Companies often struggle with developing a workplace culture that is positive, energetic, and one that attracts their industry's top talent. The interviewer wants to know that you can help the organization succeed in this topic. Discuss with the interviewer the strategies you have explored, from an HR perspective, to improve an organization's workplace culture. Strategies might include:

      - Flexibility on time off or remote work settings
      - Days dedicated to professional or personal growth and development
      - Offering company perks that align with the brand
      - Collective volunteer or community opportunities
      - Employee empowerment strategies

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  • Experience

    23. Do you have experience using HR data analytics for the purpose of compensation benchmarking?

      How to Answer

      If you are an experienced HR professional, you know that compensation benchmarking (also called salary benchmarking) is the process of a company matching their compensation offering to similar roles from competing companies. For example, you might collect data on how much a competitor pays their sales managers with five years' experience. Then, you ensure your company is competitive in its compensation structure.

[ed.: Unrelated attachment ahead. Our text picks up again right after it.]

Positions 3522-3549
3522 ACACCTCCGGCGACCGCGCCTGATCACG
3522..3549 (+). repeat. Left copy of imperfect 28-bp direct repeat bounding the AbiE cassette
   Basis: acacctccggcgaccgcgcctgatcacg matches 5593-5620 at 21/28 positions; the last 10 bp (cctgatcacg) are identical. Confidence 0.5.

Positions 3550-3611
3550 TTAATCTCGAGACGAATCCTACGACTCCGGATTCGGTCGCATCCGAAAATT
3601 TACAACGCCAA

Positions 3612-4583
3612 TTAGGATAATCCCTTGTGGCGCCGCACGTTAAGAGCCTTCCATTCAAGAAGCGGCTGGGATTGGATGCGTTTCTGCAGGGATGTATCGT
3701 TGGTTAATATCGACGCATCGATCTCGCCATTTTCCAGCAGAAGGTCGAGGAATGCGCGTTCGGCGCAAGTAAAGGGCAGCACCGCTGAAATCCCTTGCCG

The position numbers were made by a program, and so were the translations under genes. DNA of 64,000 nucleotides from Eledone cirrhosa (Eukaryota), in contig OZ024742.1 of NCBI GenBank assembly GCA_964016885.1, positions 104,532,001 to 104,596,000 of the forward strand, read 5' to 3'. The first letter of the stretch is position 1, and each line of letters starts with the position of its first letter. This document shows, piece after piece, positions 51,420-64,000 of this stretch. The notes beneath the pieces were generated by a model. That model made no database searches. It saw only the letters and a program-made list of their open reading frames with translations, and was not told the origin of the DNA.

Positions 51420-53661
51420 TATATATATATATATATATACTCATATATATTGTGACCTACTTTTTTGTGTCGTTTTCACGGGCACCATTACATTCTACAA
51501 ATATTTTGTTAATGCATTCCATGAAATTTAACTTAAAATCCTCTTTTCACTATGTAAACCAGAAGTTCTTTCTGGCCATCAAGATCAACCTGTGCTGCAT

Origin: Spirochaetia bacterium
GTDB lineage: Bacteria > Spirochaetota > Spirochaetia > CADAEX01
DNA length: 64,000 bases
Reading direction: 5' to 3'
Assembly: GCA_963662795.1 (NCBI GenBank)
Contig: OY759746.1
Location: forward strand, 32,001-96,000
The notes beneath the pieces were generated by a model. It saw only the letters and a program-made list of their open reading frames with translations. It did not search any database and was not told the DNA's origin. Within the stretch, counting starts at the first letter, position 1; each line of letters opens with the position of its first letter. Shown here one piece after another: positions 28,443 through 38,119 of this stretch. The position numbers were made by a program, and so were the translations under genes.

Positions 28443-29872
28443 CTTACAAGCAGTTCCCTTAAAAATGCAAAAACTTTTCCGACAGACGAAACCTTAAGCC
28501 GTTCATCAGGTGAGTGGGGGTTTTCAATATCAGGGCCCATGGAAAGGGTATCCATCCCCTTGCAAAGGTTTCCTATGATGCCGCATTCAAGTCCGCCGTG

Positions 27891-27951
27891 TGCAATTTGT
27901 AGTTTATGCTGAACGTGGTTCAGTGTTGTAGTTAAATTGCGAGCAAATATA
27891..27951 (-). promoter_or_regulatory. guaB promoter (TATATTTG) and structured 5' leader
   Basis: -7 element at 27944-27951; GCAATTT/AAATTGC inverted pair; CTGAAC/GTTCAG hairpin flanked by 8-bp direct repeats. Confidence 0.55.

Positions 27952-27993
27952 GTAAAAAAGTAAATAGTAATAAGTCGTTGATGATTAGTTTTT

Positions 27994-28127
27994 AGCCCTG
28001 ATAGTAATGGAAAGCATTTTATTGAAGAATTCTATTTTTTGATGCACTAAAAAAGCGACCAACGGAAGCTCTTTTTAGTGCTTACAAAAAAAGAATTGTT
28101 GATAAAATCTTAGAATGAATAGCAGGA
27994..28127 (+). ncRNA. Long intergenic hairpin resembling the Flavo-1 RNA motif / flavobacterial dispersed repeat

The practice of benchmarking ensures that you are never out of touch with your company's compensation offering and that your company can attract top talent. Also, when you accurately benchmark, you can better plan for annual employee increases. Talk to the interviewer about your benchmarking experience and the tools that you use in this process.

      Written by Rachelle Enns on March 11th, 2021

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  • Experience

    24. What type of long-term incentive programs have you leveraged to drive employee performance?

      How to Answer

      As a Human Resources Manager, you might be responsible for leading and refining employee incentive programs to increase employee engagement and boost employee performance. Some examples of long-term incentive programs include stock options, cash bonuses, or performance shares. Show the interviewer that you have knowledge and experience with long-term incentive programs that encourage high-performance and consistent employee results.

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  • Experience

    25. Do you have experience in mass-layoffs or terminations? What is your view on job eliminations?

      How to Answer

      Most Human Resources Managers can agree that terminating employees is one of the least desirable aspects of an HR function. Laying off or terminating employees in mass amounts is even worse. However, this is a reality that you may need to face in your HR career, especially if you work in a larger company that goes through a merger or acquisition or is impacted by an unforeseen circumstance.

      Discuss a time when you have had to take part in or even lead job eliminations. Walk the interviewer through the steps that you took and how you handled the situation with poise and professionalism. If you do not have experience with job eliminations, discuss the approach you believe you would take in such a situation. If you have a rapport with the interviewer, you may want to ask if a mass-layoff is something this company has ever experienced or is currently facing.